The Secret of Success

Yesterday I learned the secret of success. I was taking a workshop from the brilliant Tantric teacher Douglas Brooks. He was talking about some concepts I’d heard him speak of several times before, but this time the pieces fell into place differently. He did not label it the secret of success, but that’s what it was.

Douglas was talking about how life has two aspects, which I list below:

Dharma                                                           Maya

———————                                     ———————————

Rules/Prescriptions                                       Possibilities

Karma (cause & effect)                                  Lila

Certainty                                                         Uncertainty

Noise                                                               Silence

The Dharmic way of seeing life is to see the relationship between cause and effect. How the results we receive are the effect of the efforts we make and the understanding we apply. It sees life as deterministic. In the late 1800s, science thought that the universe was like a big machine: In theory, if you knew all of the inputs, the current state of everything, then you could predict every future event given sufficient computing power.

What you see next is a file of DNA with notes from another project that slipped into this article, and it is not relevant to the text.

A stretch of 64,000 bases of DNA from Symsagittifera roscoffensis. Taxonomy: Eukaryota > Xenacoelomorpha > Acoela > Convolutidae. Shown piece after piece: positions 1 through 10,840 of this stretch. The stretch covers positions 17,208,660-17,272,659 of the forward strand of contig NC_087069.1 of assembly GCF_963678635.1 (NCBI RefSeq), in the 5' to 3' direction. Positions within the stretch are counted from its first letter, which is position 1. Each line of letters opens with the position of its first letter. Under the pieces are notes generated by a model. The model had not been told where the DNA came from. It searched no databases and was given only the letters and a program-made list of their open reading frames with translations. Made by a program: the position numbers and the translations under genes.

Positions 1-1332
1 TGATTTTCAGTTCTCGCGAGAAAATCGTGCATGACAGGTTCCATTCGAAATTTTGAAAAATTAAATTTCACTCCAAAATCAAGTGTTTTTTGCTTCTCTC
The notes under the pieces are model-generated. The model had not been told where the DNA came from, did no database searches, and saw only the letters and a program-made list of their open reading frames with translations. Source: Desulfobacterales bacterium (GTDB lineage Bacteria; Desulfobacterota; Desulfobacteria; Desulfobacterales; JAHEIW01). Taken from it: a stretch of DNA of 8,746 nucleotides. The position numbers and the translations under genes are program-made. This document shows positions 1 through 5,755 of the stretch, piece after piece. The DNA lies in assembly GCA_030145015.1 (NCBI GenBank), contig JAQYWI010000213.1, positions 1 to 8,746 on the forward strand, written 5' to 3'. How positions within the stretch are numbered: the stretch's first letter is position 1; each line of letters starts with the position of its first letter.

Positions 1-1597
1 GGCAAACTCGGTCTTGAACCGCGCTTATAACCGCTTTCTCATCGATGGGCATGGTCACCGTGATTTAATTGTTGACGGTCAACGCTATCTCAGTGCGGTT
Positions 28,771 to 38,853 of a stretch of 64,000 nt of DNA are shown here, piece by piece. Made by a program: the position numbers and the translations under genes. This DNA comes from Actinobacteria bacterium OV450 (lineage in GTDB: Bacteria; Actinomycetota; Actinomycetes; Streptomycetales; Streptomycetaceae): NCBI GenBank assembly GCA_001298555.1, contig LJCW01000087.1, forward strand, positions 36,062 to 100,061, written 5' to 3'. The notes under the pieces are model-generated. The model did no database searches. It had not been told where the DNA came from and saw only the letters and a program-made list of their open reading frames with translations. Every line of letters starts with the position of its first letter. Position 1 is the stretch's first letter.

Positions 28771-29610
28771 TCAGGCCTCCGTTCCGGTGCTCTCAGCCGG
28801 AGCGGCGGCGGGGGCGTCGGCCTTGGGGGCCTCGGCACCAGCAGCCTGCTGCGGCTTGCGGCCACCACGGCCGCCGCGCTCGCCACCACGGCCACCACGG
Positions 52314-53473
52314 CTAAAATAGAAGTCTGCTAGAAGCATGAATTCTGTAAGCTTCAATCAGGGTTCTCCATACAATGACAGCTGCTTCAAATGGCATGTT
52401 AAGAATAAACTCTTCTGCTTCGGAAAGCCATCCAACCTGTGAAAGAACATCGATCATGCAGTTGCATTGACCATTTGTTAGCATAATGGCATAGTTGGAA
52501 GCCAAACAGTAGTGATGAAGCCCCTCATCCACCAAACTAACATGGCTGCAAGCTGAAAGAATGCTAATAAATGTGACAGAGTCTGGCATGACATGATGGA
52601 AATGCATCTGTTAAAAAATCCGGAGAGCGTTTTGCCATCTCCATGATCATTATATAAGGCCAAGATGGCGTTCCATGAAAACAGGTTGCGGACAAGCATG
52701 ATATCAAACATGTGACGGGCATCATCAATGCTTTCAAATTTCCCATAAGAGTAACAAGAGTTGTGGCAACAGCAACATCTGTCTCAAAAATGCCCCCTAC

Modern science has now shown that the universe is inherently unpredictable, with such things as the Heisenberg uncertainty principle, particle/wave duality, and Schrodinger’s equation about probabilities. We cannot completely know the current state of the universe, and even if we could, we can only determine probable outcomes; nothing is certain. This leads us to the concept of Lila, that anything can happen at any time for no reason.

According to Tantric thought, life flows forward according to both karma and lila. When I first heart this concept, I imagined a karmic universe with a little bit of lila sprinkled in. I now know that it’s actually the other way around: we live in a lila universe with a little bit of karma sprinkled in. And if you ever look really closely at those bits of karmic truth, you’d find that they are really just a condensation of lila, where the probability of cause and effect working the way we expect are very high.

Dharma is a word that means a formula for success. Douglas will tell you that Dharma is the social duties and obligations that we inherit from society. In the US, it might be something like “Study hard in school, go to college, get a good job, marry and have children”. In the US our Dharmic duties are loose and malleable, while in a country like India, Dharma is more rigid. Those who are more new age in their thinking will tell you that your Dharma is your path, your mission in life; follow your Dharma, your true hearts desire, and you will find success in life. With Douglas being a great Sanskrit scholar, I suspect his definition is the more accurate, but it doesn’t matter. Dharma is a formula for success whether it comes from the outside (from society), or whether it comes from one’s heart. Following a formula for success presumes that the world is karmic and will proceed according to the laws of cause and effect. Although it often does, it sometimes does not, and we depend on huge chains of cause and effect to live a successful life.